The human activities are the main trigger. These fires are often started purposefully by corporations or groups seeking to clear the land quickly for farming, oil drilling, or palm oil harvesting. And these supposedly controlled industrial fires can easily go out of control.

Brazil profits a lot from the produce and resources that the Amazon offers, and due to that fact, these fires and deforestation are often overlooked by their government. This leads to one of the main perpetrators of these fires, President of Brazil, Jair Bolsonaro.

President of Brazil, Getty Images

He has many controversial beliefs, one of those being his blatant favouritism for construction and development companies in his pursuit to boost the economy of Brazil. It is believed that he is encouraging deforestation and industrial activities in the Amazon, which has been causing these fires.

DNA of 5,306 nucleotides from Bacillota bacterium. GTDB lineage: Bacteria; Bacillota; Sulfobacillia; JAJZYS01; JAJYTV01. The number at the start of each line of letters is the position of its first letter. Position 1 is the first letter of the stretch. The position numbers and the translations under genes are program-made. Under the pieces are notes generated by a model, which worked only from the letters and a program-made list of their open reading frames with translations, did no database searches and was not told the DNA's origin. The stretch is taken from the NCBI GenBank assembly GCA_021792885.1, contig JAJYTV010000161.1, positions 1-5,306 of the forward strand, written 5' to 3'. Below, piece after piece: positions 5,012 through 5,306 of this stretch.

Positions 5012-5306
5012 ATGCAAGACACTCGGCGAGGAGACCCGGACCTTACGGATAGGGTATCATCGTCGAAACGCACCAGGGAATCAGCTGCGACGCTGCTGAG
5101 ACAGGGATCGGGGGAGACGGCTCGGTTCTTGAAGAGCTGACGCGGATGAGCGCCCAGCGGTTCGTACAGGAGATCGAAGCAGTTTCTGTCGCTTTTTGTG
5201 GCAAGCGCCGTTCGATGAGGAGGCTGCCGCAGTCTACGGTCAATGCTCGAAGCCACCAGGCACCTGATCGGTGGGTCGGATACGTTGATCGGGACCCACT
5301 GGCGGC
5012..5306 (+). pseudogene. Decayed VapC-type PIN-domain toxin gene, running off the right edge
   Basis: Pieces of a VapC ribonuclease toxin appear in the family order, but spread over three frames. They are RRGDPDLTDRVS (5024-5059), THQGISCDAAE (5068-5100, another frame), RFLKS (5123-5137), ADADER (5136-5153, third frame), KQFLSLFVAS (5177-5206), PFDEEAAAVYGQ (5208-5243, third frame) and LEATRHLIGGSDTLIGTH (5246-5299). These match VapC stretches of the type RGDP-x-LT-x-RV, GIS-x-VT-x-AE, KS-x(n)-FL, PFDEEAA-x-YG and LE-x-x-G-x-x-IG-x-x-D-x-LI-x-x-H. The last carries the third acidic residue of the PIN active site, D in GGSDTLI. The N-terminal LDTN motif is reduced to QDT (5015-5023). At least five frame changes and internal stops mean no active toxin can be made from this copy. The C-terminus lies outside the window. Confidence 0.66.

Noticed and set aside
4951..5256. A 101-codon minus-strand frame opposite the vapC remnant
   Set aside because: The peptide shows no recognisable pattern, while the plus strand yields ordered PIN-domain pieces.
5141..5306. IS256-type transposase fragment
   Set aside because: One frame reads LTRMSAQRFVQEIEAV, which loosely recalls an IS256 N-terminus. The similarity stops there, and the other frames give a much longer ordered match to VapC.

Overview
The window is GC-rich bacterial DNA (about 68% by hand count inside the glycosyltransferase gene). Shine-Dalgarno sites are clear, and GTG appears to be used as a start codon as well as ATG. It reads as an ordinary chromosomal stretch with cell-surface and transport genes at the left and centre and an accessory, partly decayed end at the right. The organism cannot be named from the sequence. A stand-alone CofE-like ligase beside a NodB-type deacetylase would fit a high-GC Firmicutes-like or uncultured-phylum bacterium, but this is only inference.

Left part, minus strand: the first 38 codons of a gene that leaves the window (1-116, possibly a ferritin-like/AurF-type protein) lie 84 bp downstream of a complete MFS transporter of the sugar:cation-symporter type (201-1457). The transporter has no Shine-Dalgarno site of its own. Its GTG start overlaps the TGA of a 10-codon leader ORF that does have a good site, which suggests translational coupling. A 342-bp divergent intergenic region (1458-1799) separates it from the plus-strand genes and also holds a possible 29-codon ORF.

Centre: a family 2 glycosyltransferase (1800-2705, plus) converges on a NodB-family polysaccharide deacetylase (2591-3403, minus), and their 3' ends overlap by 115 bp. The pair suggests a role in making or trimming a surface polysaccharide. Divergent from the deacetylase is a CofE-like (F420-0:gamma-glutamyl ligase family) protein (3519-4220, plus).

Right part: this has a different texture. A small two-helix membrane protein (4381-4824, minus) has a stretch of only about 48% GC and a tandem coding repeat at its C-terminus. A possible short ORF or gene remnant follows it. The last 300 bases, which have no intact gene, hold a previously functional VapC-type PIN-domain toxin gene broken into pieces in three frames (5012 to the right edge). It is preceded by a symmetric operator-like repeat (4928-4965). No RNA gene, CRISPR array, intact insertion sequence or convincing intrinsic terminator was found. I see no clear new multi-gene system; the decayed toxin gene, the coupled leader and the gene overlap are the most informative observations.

Since the start of his presidency last year, there has been an 88% increase in deforestation in the Amazon, and as stated before, an 84% increase in fires, and many people think that this isn’t a simple coincidence.

When seeing the data about the burning forest’s it is claimed that Bolsonaro dismissed the reports as lies made to harm the country’s image and proceeded to fire the INPE consultant that informed him. Only recently after pressure from European leaders, has Bolsonaro sent out teams to take out the fires.

Where are we heading?

If the Amazon continues to burn, there will be a collapse in a rich ecosystem that is a habitat to over 10 million species, and with a loss of their homes these species will likely start on the path to extinction.